concept of a hypothetical negotiation which would have taken place before the infringement,
introducing hindsight into the negotiations.” ECF No. 184 at 9.
As stated above, the Federal Circuit supported use of “tool[s] familiar from patent law,”
Gaylord III at 1367. In addition, this Court has used the Book of Wisdom in Gaylord and in
Davidson, both Section 1498(b) cases. See Gaylord v. United States, 112 Fed. Cl. 539, 542 n.1
(2013) (“Pursuant to the ‘Book of Wisdom’ approach, the Court also considers facts about sales
and market information from after July 27, 2003.”); Davidson v. United States, 138 Fed. Cl.159,
179 (2018) (“The court [may] consider[ ] information that comes to light after the hypothetical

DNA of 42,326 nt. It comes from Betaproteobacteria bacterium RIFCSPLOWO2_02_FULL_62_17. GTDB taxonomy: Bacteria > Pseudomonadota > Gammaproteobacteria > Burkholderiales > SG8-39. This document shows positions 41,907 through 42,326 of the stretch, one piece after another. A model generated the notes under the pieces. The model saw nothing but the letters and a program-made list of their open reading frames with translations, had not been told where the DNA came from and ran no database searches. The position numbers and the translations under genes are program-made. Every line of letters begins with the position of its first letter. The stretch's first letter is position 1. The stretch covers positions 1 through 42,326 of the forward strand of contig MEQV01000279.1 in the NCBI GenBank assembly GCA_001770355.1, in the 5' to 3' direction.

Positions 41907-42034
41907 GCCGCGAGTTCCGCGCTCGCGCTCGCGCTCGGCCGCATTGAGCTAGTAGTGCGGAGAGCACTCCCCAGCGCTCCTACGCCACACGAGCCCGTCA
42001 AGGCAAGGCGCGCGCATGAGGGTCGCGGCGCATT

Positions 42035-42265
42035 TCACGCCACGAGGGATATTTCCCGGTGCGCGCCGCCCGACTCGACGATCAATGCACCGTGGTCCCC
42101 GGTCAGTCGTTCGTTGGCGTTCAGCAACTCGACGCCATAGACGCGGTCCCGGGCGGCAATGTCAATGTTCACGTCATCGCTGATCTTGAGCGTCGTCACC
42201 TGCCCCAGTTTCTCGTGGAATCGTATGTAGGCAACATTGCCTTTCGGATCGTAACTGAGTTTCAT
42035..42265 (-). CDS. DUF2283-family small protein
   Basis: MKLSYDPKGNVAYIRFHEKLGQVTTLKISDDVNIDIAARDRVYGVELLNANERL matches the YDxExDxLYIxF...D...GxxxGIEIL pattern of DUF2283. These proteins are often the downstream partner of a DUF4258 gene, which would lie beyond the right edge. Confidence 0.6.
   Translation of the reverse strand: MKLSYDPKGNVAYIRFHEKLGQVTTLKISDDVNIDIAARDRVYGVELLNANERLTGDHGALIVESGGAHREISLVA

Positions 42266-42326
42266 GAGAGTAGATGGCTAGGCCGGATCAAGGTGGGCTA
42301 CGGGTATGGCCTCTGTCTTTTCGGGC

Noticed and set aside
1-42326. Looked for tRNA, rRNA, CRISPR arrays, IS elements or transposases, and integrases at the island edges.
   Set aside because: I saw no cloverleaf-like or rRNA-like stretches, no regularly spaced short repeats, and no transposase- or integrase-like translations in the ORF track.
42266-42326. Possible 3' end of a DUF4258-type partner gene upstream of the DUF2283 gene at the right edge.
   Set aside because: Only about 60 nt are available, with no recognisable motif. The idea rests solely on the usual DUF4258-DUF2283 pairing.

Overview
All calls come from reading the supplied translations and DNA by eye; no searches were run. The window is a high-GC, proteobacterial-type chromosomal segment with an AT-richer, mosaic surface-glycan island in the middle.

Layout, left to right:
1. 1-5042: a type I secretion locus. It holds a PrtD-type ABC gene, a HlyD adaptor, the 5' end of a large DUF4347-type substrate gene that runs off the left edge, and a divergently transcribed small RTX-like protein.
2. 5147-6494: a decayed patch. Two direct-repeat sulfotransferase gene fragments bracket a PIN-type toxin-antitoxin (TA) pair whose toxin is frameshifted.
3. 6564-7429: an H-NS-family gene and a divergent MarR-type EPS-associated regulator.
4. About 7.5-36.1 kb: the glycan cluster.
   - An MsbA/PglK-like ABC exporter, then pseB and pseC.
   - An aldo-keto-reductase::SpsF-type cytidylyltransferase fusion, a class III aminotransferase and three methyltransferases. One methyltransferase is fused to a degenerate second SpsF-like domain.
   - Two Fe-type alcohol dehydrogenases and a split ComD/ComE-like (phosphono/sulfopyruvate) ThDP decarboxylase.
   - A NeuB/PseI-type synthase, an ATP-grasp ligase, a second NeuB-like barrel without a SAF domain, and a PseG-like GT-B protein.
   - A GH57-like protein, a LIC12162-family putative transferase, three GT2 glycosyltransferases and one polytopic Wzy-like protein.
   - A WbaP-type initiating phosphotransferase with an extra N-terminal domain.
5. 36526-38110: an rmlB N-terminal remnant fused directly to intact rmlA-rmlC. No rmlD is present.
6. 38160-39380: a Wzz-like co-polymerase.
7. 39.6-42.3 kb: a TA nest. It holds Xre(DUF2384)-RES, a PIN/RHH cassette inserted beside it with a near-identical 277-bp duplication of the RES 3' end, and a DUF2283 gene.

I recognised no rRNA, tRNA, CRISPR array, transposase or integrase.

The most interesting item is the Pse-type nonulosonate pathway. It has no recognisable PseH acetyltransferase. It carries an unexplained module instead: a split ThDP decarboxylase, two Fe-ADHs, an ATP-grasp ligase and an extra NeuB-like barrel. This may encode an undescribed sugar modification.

negotiation [pursuant to] the “book of wisdom.”).
Additionally, Plaintiff’s argument is inconsistent because it too relies on facts after the
July 2013 negotiation date for its damages’ calculations. For instance, Plaintiff relies on its
expert’s royalty base calculations, in part, on computers added to the Navy’s network between
2013 and 2016. See ECF 184 at 13 (citing Graff Direct ¶ 59). Plaintiff’s expert further relies on
the per-license price in the Navy’s unfulfilled 2015 purchase order claiming that it “provides the
best analog for the hypothetical negotiation.” Id. at 16-17 (citing Graff Direct ¶ 48); see also id.
at 4 (applying a rate sourced “just two years after . . . July 2013”). Thus, because Plaintiff’s
objections to the Book of Wisdom are inconsistent with its own reliance on subsequent facts in
its damages model, the Court will consider information after the hypothetical negotiation.
As stated previously, on remand, the Federal Circuit has directed this Court to determine
damages using the form of a hypothetical negotiation guided by the Gaylord line of cases. This
opinion will, therefore, first address the Gaylord holdings related to a hypothetical negotiation.